Causes and Consequences of Bronchopulmonary Dysplasia

Sullivan K, et al. The Association between Positive Tracheal Aspirate Cultures and Adverse Pulmonary Outcomes in Preterm Infants with Severe Bronchopulmonary Dysplasia. American journal of perinatology. 2016(EFirst).  This is an interesting study, with many limitations. 121 intubated VLBW preterm infants who had at least one Endotracheal bacterial culture are included. Outcomes of the babies and relationship with the results of the cultures were studied. The cultures were not performed as a routine, but whenever the treating team felt that they needed one. Which is the first problem with the study, we don’t know why the team wanted to have an endotracheal culture. 80% of the cultures were positive for potential pathogens, 30% had more than one. 30% had Pseudomonas and another 14% Klebsiella. Babies who had Gram negative rods in the cultures were more likely to have the adverse outcome, which was death or going home on oxygen.  Babies who had gram positive cocci in the cultures, in contrast, were not more likely to have severe BPD or death.

Previous data has shown a correlation between Ureaplasma cultures and BPD, but I don’t think there are many data about other bacteria in the endotracheal tube. In order to know whether these data are really showing a causative relationship, I think you would need firstly a study with all intubated babies having routine cultures at the same postnatal age, and then redo this sort of analysis. Then a randomized trial of treating the positive cultures with effective antibiotics would be needed to confirm that any association may be causative, and that you can do something about it.

Sanchez-Solis M, et al. Lung function gain in preterm infants with and without bronchopulmonary dysplasia. Pediatr Pulmonol. 2016. 71 VLBW infants were studied at 6 months corrected age, and again a year later. The VLBW babies with BPD had significantly lower FVC and FEF25-75 (an indicator of small airways function). When they restudied them, the trajectory of changes in both groups was similar, as they babies length increased, the lungs grew, but the differences between the BPD and non-BPD groups remained about the same; there was no catch-up in lung function.

Poon CY, et al. Pulmonary arterial response to hypoxia in survivors of chronic lung disease of prematurity. Archives of Disease in Childhood – Fetal and Neonatal Edition. 2016;101(4):F309-F13. In this study the pulmonary vascular reactivity to 12% oxygen inhalation (compared to 21%) of former preterm infants with and without BPD and controls was examined, there were 13 with BPD, 21 preterm without BPD, and 25 term born children examined at 9 to 12 years of age.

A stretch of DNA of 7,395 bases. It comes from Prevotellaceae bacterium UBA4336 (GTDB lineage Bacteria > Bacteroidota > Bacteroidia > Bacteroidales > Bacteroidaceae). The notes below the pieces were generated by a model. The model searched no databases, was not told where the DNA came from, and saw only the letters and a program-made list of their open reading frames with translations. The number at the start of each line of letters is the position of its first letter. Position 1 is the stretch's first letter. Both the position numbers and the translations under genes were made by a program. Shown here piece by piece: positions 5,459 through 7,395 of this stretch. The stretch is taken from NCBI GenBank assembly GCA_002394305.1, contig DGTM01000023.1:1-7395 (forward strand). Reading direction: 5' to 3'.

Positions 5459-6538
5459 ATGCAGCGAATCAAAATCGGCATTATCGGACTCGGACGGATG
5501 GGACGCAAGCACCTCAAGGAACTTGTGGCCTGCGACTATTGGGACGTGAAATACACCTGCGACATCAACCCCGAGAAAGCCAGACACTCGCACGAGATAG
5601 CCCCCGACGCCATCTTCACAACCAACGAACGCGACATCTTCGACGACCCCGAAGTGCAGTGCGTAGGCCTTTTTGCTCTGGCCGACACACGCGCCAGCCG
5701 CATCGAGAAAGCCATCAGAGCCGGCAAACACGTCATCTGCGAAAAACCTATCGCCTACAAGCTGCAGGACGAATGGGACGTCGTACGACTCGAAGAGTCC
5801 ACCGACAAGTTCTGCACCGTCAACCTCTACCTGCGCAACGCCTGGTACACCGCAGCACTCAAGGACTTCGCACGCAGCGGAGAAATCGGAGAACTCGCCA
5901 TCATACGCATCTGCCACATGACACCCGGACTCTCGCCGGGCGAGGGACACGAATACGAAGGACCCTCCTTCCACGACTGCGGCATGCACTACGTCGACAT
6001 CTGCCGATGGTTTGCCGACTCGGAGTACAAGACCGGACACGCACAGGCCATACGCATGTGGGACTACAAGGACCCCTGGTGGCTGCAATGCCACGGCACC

The technique that was used is completely new to me, using MRI, they measured the cross-sectional area of the pulmonary artery and the blood flow through the measured segment. They plot the changes in the 2 measurements during early systole,  and the slope of the regression is referred to as the pulse wave velocity (PWV). They then redo the PWV after exposing the children to hypoxia. Normal children, previously studied by this group have an increase in PWV with hypoxia. In this study the preterm born children with BPD had a greater increase in their PWV than the controls. The children were all healthy, but still have what appears to be an increase in pulmonary vascular reactivity (assuming that this technique is indeed reliable), even 10 years later.

Van Hus JWP, et al. Early intervention leads to long-term developmental improvements in very preterm infants, especially infants with bronchopulmonary dysplasia. Acta Paediatrica. 2016;105(7):773-81. This is a report of an RCT in a 176 infants who were either VLBW or less than 32 weeks. Infants were either enrolled in an Early Infant Behaviour and Intervention Program. and then followed at 6, 12 and 24 months with Bayley version 2, and at 5.5 years with the WPPSI IQ test and the Movement Assessment Battery for Children. Overall the motor scores were better in the group with the early intervention, and remained so throughout the follow up, The cognitive scores were a bit better with early intervention, but that may have been due to chance (“not significant”). In a subgroup analysis, of just the babies with BPD, both cognitive scores and motor function was improved with early intervention.

About Keith Barrington

I am a neonatologist and clinical researcher at Sainte Justine University Health Center in Montréal
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